Dutch or English? The drink of bums, or the drink of hipsters? Fittingly for the world’s most customisable spirit, gin has been called it all. And on the back of a very Australian revival, it’s now staking a serious claim as our nation’s best loved liquor.

''The majority of gin’s botanical flavours fall into one of the following categories: spicy, nutty, herbal, floral, fruity or citrusy. An infinite number of specific flavours can be found within them, from macadamia nut to lemon zest, and their combinations are all but endless.''  

From “mother’s ruin” to the most fashionable spirit of the modern day, the story of gin is a particularly interesting one. 

At its core, gin is simply an unaged spirit with juniper berries added for taste. But as the demand for gin has broadened, so too has its taste, with a wealth of botanicals – herbs, spices, flowers and fruits – now added to make each and every gin a unique experience. 

What does a gin novice need to know about this most chameleon of spirits? Let’s take a look at where gin has come from, where it might be headed, and why it continues to send people silly. 

Drinkable Dutch courage 

“Drink your jenever like a good girl,” a caring Dutch mother might have told her sick child in the Middle Ages. Known as a powerful diuretic, the oil of the juniper berry was combined with alcohol and sold as medicine for centuries, prescribed for everything from stomach troubles to gout. Another use was found on the field of battle, with Dutch soldiers shotting the spirit before running – perhaps on a distinct lean – out from the trenches. 

It was only in the 17th century that crafty businessmen realised that the juniper berry was also particularly good at masking the taste of low-quality spirits. And when gin-loving Dutchman William of Orange took the English throne in 1689, the perfect storm was created. Over the next 40 years gin fever swept the nation, a period known as the Gin Craze (from which we get the term “mother’s ruin”), and the Brits haven’t looked back since.

A distinctly London drink 

Despite its beginnings in Holland, by the mid-1800s London gin was entirely distinct from the original (and fast disappearing) jenever, a transformation punctuated by the invention of the column still, which allowed spirits to be distilled more neutrally than ever before. This development saw the now customary “London dry” style come into fashion, one of four official categories of gin recognised by the EU:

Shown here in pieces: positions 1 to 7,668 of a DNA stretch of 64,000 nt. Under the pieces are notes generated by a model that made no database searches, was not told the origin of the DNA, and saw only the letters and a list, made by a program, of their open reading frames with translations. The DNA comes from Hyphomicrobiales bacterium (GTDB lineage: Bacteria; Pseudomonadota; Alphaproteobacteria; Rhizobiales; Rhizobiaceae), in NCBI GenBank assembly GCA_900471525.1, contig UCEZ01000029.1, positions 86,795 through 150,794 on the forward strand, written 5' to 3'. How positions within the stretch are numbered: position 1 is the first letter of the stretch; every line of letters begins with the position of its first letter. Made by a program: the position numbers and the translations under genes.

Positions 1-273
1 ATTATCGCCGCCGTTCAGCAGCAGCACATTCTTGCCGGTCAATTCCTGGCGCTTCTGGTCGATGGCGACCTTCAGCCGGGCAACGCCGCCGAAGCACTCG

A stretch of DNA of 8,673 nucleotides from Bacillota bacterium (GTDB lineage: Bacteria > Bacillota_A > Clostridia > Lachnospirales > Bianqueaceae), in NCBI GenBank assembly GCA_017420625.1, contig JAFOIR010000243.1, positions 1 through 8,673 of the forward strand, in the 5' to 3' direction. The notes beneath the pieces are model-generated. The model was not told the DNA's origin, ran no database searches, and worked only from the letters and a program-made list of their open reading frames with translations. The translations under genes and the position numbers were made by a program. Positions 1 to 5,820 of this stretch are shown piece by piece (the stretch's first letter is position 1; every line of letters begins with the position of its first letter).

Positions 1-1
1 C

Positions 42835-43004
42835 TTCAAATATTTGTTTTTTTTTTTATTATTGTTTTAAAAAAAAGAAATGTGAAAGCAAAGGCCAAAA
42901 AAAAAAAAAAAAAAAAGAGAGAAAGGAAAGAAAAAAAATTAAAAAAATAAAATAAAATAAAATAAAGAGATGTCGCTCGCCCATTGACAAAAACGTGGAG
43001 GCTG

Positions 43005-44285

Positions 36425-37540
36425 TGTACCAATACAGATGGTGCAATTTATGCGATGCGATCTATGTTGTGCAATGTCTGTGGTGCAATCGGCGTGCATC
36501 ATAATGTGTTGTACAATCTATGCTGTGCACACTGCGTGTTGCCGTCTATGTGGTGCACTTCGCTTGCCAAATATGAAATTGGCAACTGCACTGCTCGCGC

• Juniper-flavoured spirit drink: A lower alcohol spirit (minimum 30% ABV) in which botanicals are added during the second of two distillations.

  • Gin: A standard strength gin (>37.5% ABV) in which the botanicals are simply added to the neutral spirit, rather than being redistilled into it.

  • Distilled gin: Distilled gin uses the same botanical redistillation process as the juniper-flavoured spirit drink, but juniper must be the predominant flavour, and the spirit must have a minimum ABV of 37.5%.

  • London dry: The most stringently controlled gin, in London dry botanicals can only be introduced through the re-distillation in traditional stills with the resulting distillate being at least 70% ABV. Methanol levels must be below 5g/100L, and colour, sweeteners and other additives cannot exceed 0.1g/L.

What’s a gin without the tonic? The development of London dry actually coincided with that of its partner in crime. The British found that quinine, a bark extract, was able to treat and even prevent malaria, and so began to prescribe it to soldiers in India. The soldiers found that by mixing the extremely bitter quinine with water, sugar and lime, and then adding in a healthy dash of London dry gin, the taste went from dire to delicious. The G&T was born. 

Describing the taste of everything

The question “what does gin taste like?” is about as broad as “what does lunch taste like?” Focusing your palate beyond the unmistakable smack of the drink’s neutral spirit base and its soothing, piney flavour of juniper, you can be assaulted by any number of flavours and aromas.

The majority of gin’s botanical flavours fall into one of the following categories: spicy, nutty, herbal, floral, fruity or citrusy. An infinite number of specific flavours can be found within them, from macadamia nut to lemon zest, and their combinations are all but endless. 

Ginners are winners 

What Australia might lack in gin history, we’ve more than made up for with enthusiasm. Over the last decade our gin scene has exploded, with many of our drops gaining global recognition. No longer do Aussies need to show up at Mother England’s door, cap in hand, pleading for a nice bottle like Oliver Twist. 

Bombay Sapphire, Hendricks and Tanqueray have lost ground to the likes of Four PillarsArchie Rose and Hippocampus, who are using Australian botanicals to give their gins a distinctly local flair. That’s not to say that you should ignore the classic London dry, though – Plymouth, whose gins are based on a recipe from 1793, are as good as any in England.

View our full range of gin 

Gin titbits 

  • At the height of the Gin Craze, over half of London’s 15,000 drinking establishments were gin shops.

  • In the early days of gin experimentation, sulphuric acid was added to gin in an effort to make it sweeter.

  • Mark it down on your calendar – since 2009, the second Saturday in June has been designated World Gin Day.

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